Although this is the last day of the tour, we invite you to learn about our press and other AAUP member presses. We can be found all over the globe! 


If you’re looking for good reads, you’re sure to find them at a university press near you! To assist you in your soon-to-come reading extravaganza, here’s a list of the AAUP members. Find something you like? Let us know! Because … there’s nothing like reading a book from a university press.

Follow Friday: University Press Blog Tour continues

This week, Georgetown University Press along with more than 25 university presses is participating in a blog tour in celebration of University Press Week, presented by the Association of American University Presses (AAUP).  


Source: “We Love Blog” by Taro Yamamoto via Flickr 

If you’ve been following our blog this week, you’ve probably realized that our University Press Week blog tour is under way. We’ve followed our fellow university presses (UPs) blog about collaborative efforts on Monday, share press pictures on Tuesday, discuss popular culture on Wednesday, and revisit the past with Throwback Thursday on yesterday. Today, we’re nearing the close of the blog tour with our “Follow Friday” theme.

Here’s what you’ll see from our fellow UPs: 

  • University of Illinois Press: A discussion about emerging topics and authors in their Geopolitics of Information series.
  •  University of Minnesota PressWays to use social media to enhance scholarly connections and have conversations.
  • University of Nebraska PressA conversation on how marketing should look at the potential of social media for scholarly publishing. 
  • NYU PressA look at an upcoming website for their book entitled “Keywords for American Culture Studies” (Second Edition). 
  • Island PressA look at what their editors are paying attention to and why those scholars/fields are important.
  • Columbia University Press: A discussion on how university press blogs generate publicity for individual titles, but also should provide a much-needed environment for general reading.

And last, but not least, we encourage you to enter for a chance to win today’s free book giveaway. Learn which book you’ll be entered to win and subscribe to the University Press Week Round-Up!

It’s been real! #UPWeek

University Press Week Blog Tour Roundup: Popular Culture
  • Georgetown University Press (that’s us!) want you to better understand those spy thrillers occupying your DVR (Sleepy Hollow, Homeland, Covert Affairs, The Americans, etc).
  • Princeton University Press on their book Alan Turing: The Enigma and the new, highly-acclaimed movie tie-in starring Benedict Cumberbatch.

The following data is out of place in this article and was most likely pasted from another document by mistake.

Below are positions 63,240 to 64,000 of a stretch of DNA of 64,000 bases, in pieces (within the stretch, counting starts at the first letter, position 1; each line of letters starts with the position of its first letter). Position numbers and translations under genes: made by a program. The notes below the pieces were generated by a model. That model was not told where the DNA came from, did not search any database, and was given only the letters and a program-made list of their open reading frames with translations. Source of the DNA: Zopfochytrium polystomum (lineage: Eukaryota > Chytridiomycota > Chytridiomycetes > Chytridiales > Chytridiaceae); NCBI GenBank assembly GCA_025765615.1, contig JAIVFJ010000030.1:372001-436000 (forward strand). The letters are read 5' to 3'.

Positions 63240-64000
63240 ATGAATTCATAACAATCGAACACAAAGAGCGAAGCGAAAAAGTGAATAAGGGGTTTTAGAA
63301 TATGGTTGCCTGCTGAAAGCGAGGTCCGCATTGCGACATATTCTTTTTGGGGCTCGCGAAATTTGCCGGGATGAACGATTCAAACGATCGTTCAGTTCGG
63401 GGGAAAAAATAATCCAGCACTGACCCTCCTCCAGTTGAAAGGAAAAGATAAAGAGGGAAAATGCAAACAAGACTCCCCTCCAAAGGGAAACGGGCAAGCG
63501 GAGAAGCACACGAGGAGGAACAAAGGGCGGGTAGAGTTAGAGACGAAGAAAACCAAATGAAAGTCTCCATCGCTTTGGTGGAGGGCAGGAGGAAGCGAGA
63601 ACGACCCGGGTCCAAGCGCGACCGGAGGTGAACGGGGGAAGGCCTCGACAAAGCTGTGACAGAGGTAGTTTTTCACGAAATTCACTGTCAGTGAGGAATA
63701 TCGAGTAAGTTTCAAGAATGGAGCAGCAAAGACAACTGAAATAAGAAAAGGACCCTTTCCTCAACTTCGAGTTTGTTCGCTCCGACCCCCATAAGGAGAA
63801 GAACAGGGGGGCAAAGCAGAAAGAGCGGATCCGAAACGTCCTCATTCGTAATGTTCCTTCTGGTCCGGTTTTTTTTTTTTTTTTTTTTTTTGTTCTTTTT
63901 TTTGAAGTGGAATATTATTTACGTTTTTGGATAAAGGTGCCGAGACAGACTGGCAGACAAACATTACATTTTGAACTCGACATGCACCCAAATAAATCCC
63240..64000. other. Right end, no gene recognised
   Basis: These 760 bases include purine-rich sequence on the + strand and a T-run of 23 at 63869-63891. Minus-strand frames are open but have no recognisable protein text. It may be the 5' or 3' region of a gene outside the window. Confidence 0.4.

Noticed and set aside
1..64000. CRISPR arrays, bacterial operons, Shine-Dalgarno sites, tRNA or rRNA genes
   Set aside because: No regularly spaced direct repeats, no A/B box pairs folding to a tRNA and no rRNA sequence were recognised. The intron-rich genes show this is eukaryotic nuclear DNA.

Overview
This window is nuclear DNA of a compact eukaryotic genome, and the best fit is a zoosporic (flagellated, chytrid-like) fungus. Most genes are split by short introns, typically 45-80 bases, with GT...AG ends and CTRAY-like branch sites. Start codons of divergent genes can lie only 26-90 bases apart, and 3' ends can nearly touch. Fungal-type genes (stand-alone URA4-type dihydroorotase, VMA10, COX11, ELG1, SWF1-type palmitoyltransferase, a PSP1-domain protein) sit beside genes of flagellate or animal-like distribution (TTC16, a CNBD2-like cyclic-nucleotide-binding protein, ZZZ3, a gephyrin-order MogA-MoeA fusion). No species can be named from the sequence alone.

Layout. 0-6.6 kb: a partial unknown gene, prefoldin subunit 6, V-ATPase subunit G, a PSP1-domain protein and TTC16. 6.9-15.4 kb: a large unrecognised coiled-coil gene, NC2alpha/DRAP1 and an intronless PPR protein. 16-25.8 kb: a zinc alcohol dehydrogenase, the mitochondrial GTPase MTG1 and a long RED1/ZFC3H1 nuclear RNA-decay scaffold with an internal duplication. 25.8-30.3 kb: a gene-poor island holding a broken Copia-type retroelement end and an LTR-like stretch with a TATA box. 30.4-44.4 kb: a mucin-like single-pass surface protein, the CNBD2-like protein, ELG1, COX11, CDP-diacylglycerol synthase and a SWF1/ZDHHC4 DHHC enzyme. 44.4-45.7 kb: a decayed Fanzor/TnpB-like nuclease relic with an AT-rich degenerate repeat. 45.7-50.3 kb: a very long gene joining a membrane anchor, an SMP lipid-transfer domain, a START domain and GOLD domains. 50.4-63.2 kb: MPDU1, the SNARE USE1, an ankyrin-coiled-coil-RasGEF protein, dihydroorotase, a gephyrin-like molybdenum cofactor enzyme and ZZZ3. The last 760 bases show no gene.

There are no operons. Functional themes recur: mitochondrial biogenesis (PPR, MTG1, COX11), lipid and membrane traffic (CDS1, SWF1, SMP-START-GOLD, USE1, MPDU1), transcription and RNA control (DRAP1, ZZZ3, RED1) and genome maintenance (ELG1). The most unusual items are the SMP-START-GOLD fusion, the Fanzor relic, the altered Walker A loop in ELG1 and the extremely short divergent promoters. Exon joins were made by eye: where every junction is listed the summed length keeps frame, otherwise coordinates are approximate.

• University Press of Kentucky let’s us in on the secret of how communists brought us the “Cran-stache.”
  • University Press of Mississippi highlights their book, Walt Before Mickey. Now a major motion picture opening Thanksgiving weekend.
  • University Press of Wisconsin‘s blog is Ripped from the Headlines! Featuring timely, newsbreaking titles.
  • University of Pennsylvania Press features some of their books that appeal to a general audience. But they’re also trying to find ways to speed up the publishing process and release books that address topical issues as they are happening. University Presses aren’t simply places where dry tomes on minutiae get into print; they are places where all the world’s knowledge finds a voice.

Ideas Unbound: Projects that exemplify innovation in scholarly publishing. For University Press Week, the AAUP put together submissions from member presses of one title from their press that they believed showed scholarly innovation. This beautiful gallery is very impressive, and we recommend that you check it out! (You’ll spot our entry: The Georgetown Dictionary of Iraqi Arabic).

UPWeek Blog Tour Monday Roundup

Check out today’s stops on the University Press Week Blog Tour! Today’s theme is “Meet the Press” and features blogs by the following presses:

McGill-Queen’s University Press profiles Jonathan Crago and Kyla Madden, key members of the editorial department, who discuss their experiences in scholarly publishing and their vision for MQUP.

Penn State University Press features a Q&A with its manuscript editor John Morris.

University of Illinois Press editor-in-chief Laurie Matheson talks about her journey through the field and the changes that she has seen during her career, including shifts in the library market.

University of Hawai‘i Press features the peripatetic academic publishing career of its soon-to-retire journals manager Joel Bradshaw.

University of Missouri Press spotlights its new director David Rosenbaum, who discusses his plans for the UMP’s future and his transition back to a university press.

University Press of Colorado profiles its managing editor Laura Furney, who has been at the press for 20 years and is playing an integral role in two recent developments at UPC.

University Press of Florida features its acquisitions editor Sian Hunter, who is working to develop and grow innovative new subject areas.